Experts Explain What Happens If You Take Too Many Probiotics

You *can* have too much of a good thing.

Can you take too many probiotics? Experts explain the side effects that can indicate you've got a pr...

You’ve probably heard of probiotics for their ability to heal everything from stomach troubles to skin concerns. And they can — with the right dosage. But having too much of a good thing can sometimes lead to its own set of issues. So can you take too many probiotics?

Probiotics are live microorganisms that are a natural part of your gut microbiome, or the community of trillions of bacteria that live in your digestive tract, according to registered dietitian and functional medicine expert Alana Kessler, RDN. Having a healthy balance of gut bacteria (which probiotics can help maintain) means a better-regulated digestive system, clearer skin, and a stronger immune system — hence why some people turn to probiotic supplements or eat naturally probiotic-rich foods like yogurt and kombucha. But an imbalanced microbiome can have the opposite effect: You might notice stomach problems, mood changes, lowered immunity, and more, says dietitian Chelsea McCallum, who works with probiotic snack company BelliWelli.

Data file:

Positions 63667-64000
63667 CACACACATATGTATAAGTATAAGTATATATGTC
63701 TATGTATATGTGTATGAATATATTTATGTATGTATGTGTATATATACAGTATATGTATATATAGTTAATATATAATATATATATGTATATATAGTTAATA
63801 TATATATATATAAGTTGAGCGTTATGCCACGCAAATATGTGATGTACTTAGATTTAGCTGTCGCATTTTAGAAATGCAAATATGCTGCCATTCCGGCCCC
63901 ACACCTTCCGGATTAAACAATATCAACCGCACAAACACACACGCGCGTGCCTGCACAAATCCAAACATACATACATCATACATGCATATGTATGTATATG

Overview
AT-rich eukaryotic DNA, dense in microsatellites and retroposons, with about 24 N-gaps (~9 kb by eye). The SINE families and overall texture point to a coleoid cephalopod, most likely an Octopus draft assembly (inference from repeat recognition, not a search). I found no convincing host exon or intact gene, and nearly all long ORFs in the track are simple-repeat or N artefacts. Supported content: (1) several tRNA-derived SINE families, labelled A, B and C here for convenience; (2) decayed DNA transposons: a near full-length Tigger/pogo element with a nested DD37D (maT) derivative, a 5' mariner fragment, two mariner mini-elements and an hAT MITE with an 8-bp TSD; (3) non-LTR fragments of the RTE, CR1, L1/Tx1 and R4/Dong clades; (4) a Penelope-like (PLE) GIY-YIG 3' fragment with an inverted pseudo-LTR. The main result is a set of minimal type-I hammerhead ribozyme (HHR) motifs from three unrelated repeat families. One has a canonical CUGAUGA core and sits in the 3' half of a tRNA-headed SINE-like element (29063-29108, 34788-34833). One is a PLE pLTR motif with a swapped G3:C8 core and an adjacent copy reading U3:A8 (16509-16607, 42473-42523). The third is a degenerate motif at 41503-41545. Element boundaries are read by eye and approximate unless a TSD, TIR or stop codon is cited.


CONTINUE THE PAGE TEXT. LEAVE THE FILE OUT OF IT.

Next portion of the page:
One way you can throw your gut’s microbiome out of wack? By having too many probiotics in your system, says Kessler. Think about it like exercise — some activity is healthy for your body, but exercising all day, every day won’t make you feel good. Probiotics are similar, says McCallum. Overloading on the microorganisms by taking more than the recommended dose (McCallum recommends a maximum 10 billion CFU, or colony forming units, several days a week) can actually mean you have too much good bacteria at work in your stomach, which can overwhelm your gut’s ability to function normally.

Balance is the key to success when it comes to your gut microbiome,” McCallum tells Bustle. “With the abundance of probiotics available, it can be easy to overdo it.” And you’ll probably feel it if you overdo it on the supplements, adds Kessler. From bloating to brain fog, here are the signs that you’ve taken too many probiotics.

1. Gas

Taking too many probiotics can cause some of the problems you were hoping to remedy in the first place like gas issues, says Kessler. You might experience gas when you first start probiotics as your body adjusts to the new bacteria, according to 2010 research in the American Journal of Health-System Pharmacy. If that’s the cause of your excess flatulence, then it should subside in a few weeks as your body gets used to the supplement.